Brain Food #819: The four-minute mile
The freedom of enjoying the run
Thoughts of the day
One of the most unattainable sporting achievements for nearly a century was the four-minute mile. It involved the completion of a one-mile run in under four minutes, what was once perceived as an impossible feat. Countless athletes unsuccessfully attempted to break it for decades, with the earliest recorded attempt made in 1886.
This was until Roger Bannister, who was not even a professional athlete but a full-time student at Oxford, broke the four-minute mile on May 6, 1954.
46 days later, it was broken for the second time, by an Australian called John Landy. Landy had made it his goal to be the first to break the four-minute mile, repeatedly trying and failing. Once, after a race where he had missed the mark by just two seconds, he said, “Frankly, I think the four-minute mile is beyond my capabilities. Two seconds may not sound much, but to me it’s like trying to break through a brick wall. Someone may achieve the four-minute mile the world is wanting so desperately, but I don’t think I can.”
The four-minute mile was broken three times in one year, and more than one thousand times since 1954. Once the barrier was broken, especially the mental one, the achievement suddenly became possible.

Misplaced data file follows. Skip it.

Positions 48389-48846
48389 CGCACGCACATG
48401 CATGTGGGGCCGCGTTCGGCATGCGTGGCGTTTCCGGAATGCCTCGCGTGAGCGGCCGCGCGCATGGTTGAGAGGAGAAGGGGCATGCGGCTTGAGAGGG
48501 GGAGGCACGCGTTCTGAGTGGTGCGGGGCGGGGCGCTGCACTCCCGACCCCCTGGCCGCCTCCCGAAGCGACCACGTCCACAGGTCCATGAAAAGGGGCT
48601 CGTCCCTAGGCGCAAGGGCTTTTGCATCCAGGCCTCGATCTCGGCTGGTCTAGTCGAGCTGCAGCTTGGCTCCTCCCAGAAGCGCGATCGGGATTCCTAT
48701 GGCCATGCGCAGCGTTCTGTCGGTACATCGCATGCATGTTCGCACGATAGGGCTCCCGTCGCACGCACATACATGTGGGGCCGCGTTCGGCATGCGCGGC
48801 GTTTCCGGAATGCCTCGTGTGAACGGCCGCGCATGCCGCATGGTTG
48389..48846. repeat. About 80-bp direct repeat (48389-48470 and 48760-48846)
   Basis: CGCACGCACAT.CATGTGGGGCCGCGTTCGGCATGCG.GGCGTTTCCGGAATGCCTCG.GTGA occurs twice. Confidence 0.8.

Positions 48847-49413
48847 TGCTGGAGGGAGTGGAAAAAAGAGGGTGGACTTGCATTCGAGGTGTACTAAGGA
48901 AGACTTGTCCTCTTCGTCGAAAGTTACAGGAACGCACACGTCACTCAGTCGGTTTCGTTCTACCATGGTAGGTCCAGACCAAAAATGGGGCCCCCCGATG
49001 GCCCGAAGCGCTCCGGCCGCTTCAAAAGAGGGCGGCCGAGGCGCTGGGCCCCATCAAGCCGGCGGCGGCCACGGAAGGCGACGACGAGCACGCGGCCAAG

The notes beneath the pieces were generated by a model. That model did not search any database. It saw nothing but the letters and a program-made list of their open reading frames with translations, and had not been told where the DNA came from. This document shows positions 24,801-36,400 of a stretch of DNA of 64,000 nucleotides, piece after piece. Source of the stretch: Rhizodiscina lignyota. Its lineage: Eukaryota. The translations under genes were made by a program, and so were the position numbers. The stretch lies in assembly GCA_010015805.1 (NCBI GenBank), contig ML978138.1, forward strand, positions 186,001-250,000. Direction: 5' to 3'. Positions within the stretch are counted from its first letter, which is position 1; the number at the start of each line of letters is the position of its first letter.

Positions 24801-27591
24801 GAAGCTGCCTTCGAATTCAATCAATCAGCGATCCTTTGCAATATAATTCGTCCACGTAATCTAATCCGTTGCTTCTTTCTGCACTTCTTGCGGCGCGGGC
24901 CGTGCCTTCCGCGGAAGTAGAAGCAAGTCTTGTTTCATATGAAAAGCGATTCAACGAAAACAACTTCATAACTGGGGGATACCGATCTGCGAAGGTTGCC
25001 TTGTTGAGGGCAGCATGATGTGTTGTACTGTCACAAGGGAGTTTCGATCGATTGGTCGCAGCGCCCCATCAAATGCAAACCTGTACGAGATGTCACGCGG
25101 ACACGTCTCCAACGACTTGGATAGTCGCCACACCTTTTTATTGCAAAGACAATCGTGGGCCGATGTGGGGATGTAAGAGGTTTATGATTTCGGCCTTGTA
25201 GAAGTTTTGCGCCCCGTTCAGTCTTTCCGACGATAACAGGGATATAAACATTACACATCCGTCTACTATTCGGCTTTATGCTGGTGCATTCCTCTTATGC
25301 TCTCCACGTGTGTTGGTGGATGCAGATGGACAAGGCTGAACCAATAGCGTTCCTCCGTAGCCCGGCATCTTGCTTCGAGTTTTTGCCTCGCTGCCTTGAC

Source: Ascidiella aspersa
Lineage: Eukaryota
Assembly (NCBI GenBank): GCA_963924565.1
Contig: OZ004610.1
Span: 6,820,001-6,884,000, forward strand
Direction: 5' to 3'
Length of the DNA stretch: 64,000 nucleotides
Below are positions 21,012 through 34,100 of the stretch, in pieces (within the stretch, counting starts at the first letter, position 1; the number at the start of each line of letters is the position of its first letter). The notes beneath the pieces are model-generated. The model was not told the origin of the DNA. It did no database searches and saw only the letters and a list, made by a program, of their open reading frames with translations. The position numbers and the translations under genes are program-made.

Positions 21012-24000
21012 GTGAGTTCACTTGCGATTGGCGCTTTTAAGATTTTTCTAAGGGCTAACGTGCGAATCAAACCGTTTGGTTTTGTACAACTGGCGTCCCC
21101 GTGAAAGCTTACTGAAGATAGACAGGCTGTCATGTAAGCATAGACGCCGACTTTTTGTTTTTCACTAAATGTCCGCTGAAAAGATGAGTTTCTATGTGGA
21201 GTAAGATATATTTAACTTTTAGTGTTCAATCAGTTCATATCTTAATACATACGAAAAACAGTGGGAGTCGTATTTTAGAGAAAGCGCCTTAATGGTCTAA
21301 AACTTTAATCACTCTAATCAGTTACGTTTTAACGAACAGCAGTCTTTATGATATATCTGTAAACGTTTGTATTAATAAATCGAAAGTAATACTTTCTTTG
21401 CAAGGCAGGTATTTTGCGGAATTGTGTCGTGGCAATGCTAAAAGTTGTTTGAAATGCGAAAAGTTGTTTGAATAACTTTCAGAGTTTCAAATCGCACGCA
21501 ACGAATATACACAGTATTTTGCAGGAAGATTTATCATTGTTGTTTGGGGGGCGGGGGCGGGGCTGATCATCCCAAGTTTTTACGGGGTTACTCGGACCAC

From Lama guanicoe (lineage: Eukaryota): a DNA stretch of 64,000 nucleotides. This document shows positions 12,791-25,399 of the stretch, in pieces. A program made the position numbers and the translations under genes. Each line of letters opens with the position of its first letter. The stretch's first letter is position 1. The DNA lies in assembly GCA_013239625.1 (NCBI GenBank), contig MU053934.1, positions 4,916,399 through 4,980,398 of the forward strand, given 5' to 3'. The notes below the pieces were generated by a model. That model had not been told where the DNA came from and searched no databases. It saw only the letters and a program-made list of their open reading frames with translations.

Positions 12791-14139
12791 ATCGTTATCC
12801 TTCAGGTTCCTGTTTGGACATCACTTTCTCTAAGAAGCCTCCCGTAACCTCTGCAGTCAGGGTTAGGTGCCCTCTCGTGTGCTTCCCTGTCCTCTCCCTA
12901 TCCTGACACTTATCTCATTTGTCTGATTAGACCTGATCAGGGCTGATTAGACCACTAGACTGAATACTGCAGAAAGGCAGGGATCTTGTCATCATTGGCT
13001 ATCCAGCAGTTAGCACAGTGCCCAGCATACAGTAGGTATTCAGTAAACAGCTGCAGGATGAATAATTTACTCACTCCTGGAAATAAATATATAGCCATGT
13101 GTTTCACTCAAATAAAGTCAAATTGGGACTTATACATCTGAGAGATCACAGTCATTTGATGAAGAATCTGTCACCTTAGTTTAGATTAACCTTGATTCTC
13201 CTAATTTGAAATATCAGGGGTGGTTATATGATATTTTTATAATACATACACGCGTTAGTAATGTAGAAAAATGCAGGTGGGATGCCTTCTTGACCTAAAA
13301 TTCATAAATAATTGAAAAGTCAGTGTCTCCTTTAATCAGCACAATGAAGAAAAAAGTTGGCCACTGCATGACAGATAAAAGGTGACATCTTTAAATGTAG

The four-minute mile is a paradigm of limiting beliefs, representing the preconceptions that establish what is conventionally possible, but also the implications of self-imposed goals, when one measures their entire life’s worth through their achievements. These often only exist in our minds. When you find yourself saying “This is not possible,” or “I am not good enough,” ask yourself why. It may be the case of another four-minute mile.
Perhaps, as Bannister suggested, everything might become a little more possible when we focus less on the achievement, and more on the freedom of enjoying the run:
“We run, not because we think it is doing us good, but because we enjoy it and cannot help ourselves. The more restricted our society and work become, the more necessary it will be to find some outlet for this craving for freedom. No one can say, ‘You must not run faster than this, or jump higher than that.’ The human spirit is indomitable.”
Thank you for reading today’s Brain Food. Brain Food is a short newsletter that aims to make you think without taking up too much of your time. If you know someone who would like this post, consider spreading the word and forwarding it to them. Brain Food wouldn’t exist without the support of its readers.
And if you have just come across Brain Food, you can subscribe to it below:
For longer thoughts and Brain Food highlights from the archives, visit Medium.